Projects create nomads. For a contractor or farmer, a new job usually means another mission in a new place, making reliable transport imperative to travel from point A to point B. This often means a work truck and a trailer to haul your equipment, supplies and spoils over the road, but sometimes there are no roads — like on distant oil and gas projects, rough construction sites, expansive croplands and busy parks and university grounds. In these situations, a comfortable and utilitarian chariot called a utility vehicle (or UTV) can transport workers and products off the beaten path.
Similar to their ATV cousins, UTVs are made for off-road applications, but differ in that they can take at least two passengers (sometimes up to six), have a bed for cargo and supplies and even take attachments. There’s a distinction in the market between pure recreational UTVs (units with high speeds, engineered for trail riding), work-focused UTVs and “utility” vehicles that are made for both fun and work (a category gaining traction). Today, the UTV category of equipment is extremely popular with unit sales above 400,000 units. A lot of big name brands have been making variants of UTVs for decades — John Deere, Kubota, Polaris, Arctic Cat, Kawasaki, Cushman and Club Car — but there are also lots of new players still entering the market with some pretty innovative ideas and some very targeted users.
“Now that the UTV market has matured, we do not see machines opening up large new market segments,” explains Royce A. Steinert, director of engineering for work vehicles at Hustler, which entered the market in 2017. “We do see more market-focused products being introduced with new players getting into the work space, which lies between lower-cost, entry-level machines and high-power recreational machines. These machines are bringing real utility to the medium-duty market with heavier payload capacities and more reliable engine offerings.”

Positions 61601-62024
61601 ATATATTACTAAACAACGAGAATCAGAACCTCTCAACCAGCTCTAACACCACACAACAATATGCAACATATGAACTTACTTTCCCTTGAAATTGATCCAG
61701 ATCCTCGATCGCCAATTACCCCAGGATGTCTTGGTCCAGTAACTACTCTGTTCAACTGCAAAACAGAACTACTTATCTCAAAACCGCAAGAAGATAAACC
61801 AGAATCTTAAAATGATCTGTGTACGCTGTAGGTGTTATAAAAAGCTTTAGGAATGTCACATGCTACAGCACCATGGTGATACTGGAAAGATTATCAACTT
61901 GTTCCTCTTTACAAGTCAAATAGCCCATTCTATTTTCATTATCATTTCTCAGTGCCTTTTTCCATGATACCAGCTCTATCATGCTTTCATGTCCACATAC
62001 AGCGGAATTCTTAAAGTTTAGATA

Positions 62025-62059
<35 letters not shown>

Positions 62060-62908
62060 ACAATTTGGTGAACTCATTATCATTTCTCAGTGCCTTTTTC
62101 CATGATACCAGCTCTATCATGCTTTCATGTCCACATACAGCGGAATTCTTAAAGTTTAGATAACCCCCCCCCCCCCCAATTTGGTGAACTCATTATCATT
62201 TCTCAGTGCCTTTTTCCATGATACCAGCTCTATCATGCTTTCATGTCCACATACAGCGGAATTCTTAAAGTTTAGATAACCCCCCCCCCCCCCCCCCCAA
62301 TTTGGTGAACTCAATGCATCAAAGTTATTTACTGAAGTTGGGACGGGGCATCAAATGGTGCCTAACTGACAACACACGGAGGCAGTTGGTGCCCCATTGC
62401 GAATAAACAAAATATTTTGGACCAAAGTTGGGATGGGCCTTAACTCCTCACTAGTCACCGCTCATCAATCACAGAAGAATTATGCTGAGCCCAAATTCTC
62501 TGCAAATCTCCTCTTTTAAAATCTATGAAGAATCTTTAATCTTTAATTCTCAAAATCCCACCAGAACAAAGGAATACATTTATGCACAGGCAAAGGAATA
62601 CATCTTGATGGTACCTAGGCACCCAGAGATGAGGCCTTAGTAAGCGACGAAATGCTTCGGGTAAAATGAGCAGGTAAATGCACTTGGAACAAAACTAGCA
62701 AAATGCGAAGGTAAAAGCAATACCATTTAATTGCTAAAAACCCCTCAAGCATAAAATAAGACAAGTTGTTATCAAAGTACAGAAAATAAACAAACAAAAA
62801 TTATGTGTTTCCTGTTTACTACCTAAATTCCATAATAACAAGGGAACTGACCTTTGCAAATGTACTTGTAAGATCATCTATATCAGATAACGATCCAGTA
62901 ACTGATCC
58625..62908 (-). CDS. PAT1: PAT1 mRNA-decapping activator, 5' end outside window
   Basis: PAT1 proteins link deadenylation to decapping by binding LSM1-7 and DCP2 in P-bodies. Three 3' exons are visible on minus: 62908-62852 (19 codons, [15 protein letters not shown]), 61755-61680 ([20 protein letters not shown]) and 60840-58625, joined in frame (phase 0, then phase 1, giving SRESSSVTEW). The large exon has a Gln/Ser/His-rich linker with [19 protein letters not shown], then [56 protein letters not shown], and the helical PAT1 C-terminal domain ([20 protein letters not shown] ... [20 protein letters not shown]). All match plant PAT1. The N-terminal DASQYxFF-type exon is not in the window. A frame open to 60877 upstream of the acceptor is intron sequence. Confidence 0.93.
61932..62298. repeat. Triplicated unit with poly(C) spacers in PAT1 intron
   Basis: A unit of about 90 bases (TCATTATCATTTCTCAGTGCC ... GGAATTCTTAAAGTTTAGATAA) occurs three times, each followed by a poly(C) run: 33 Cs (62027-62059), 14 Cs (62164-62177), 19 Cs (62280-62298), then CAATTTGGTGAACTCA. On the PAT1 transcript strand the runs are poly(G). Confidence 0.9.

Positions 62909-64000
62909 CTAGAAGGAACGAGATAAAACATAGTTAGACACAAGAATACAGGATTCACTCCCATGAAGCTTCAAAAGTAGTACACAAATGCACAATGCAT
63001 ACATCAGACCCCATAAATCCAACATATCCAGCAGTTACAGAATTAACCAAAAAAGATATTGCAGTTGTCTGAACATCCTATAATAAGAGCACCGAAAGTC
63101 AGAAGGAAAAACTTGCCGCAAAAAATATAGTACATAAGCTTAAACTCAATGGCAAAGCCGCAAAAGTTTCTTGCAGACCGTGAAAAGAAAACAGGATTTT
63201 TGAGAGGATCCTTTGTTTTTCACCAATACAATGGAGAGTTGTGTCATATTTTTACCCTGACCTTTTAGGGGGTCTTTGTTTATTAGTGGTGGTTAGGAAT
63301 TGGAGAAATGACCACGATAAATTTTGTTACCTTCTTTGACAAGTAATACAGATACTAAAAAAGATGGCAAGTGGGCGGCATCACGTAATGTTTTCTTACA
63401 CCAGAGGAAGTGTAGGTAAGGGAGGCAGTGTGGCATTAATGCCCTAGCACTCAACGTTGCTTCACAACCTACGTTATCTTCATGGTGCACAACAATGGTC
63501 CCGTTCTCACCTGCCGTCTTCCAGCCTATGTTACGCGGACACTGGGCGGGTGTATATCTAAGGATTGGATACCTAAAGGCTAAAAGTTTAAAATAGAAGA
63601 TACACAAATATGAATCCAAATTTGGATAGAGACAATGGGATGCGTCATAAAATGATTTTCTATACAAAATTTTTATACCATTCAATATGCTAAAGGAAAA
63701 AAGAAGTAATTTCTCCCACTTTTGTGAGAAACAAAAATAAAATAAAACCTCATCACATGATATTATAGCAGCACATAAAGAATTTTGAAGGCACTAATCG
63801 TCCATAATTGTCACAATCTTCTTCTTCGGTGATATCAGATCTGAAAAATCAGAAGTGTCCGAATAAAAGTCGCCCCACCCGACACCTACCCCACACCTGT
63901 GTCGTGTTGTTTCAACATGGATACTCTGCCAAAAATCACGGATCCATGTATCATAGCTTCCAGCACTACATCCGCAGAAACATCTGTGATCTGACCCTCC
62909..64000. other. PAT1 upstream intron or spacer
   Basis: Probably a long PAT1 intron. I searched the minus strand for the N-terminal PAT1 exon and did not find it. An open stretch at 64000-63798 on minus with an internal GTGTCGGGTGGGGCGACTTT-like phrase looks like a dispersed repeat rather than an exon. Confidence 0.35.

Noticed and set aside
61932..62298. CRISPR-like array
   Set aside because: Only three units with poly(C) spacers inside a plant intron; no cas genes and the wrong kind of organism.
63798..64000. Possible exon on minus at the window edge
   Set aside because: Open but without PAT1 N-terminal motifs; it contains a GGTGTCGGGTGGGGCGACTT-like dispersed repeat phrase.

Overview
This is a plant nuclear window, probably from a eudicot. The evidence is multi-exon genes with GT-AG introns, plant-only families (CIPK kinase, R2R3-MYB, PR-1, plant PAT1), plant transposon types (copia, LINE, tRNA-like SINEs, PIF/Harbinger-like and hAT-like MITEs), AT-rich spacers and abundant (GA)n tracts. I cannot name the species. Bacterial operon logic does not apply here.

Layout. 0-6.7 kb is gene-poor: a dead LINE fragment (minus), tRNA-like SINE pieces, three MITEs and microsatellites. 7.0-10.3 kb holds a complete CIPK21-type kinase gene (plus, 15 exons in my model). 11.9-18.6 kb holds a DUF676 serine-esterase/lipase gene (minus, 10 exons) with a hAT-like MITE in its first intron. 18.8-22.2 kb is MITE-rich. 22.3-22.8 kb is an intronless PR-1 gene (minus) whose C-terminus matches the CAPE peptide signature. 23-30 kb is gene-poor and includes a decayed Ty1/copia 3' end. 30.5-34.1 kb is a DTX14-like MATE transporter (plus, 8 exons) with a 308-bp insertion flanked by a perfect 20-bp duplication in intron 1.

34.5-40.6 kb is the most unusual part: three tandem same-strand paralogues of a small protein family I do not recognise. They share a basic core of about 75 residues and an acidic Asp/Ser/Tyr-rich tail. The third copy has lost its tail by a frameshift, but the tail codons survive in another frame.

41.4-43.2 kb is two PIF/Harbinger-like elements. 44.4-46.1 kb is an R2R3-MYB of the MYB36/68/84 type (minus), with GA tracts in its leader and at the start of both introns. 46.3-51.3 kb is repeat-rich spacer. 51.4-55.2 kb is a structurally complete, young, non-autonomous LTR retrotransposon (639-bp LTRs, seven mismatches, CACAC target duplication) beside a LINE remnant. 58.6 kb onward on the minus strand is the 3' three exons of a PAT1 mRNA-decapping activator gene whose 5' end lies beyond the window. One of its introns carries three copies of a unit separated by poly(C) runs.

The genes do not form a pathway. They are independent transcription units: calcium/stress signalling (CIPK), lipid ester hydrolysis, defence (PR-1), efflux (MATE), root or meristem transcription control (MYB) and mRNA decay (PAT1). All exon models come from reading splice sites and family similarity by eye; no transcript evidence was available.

These new brands are also hauling along some cool new tech. Hustler, for instance, offers two MDVs (Maximum Duty Vehicles), both boasting Kohler diesels, steel beds, standard power steering, spacious cabins, 37-mph max speed and selectable two- and four-wheel drive. Yet what really sets MDVs apart is LeveLift Bed technology, which allows the bed to move from the normal transport position to the ground and then lift 750 lbs back to the transport position.
“This reduces physical stress on the operator and potentially allows tasks that would take two or three workers to be performed with a traditional utility vehicle to be performed with a single operator,” explains Steinert.
That’s only one of lots of cool new offerings in the UTV market that have been launched in the last year plus, coming from a whole new set of players. It’s not just about new technology either. It’s also about targeting a market with great service and relationships. JLG caught our attention last year. An expert at making equipment that works in elevated environments and in rental, it entered the all-terrain UTV category with the three-seat 315G and six-seat 615G. While these units have solid specs (10-in. ground clearance, two- or four-wheel drive, independent suspension, rugged axles, standard skid plate, brush guard bumper, 1,000-lb capacity cargo box and 1,500-lb towing capacity), these units were built with a specific market in mind — rental customers.
“These versatile vehicles are an efficient and productive means of moving people and materials around large construction sites, convention centers, event venues and commercial business parks,” says Jeff Ford, director of global strategy and business development at JLG Industries Inc. “JLG’s utility vehicles are purpose-built for use on rugged construction and industrial sites with class-leading cargo capacities for transporting more materials in a single trip. Durability and reliability are key. Customers have peace of mind knowing the product is backed by JLG’s established parts and service support centers.”
In the rental industry and beyond, JLG’s brand is gold. So, now that JLG offers a UTV, it’s hoping its major customer segments (dealers and rental houses that love its brand) will choose a JLG unit over other units — for both its technical merits and its brand and service strength. “JLG’s parent company, Oshkosh Corp., has been making vehicles for over 100 years. Coupled with our customers’ needs, this made for a unique opportunity to introduce a JLG utility vehicle,” says Ford.
To make the best machines possible, many of these companies are creating partnerships. JLG works with Arctic Cat. Both New Holland (discussed further on) and Caterpillar work with Textron, which also owns brands like E-Z-GO, Cushman and Bad Boy. These partnerships are helping many of these novice UTV brands hit the ground rolling.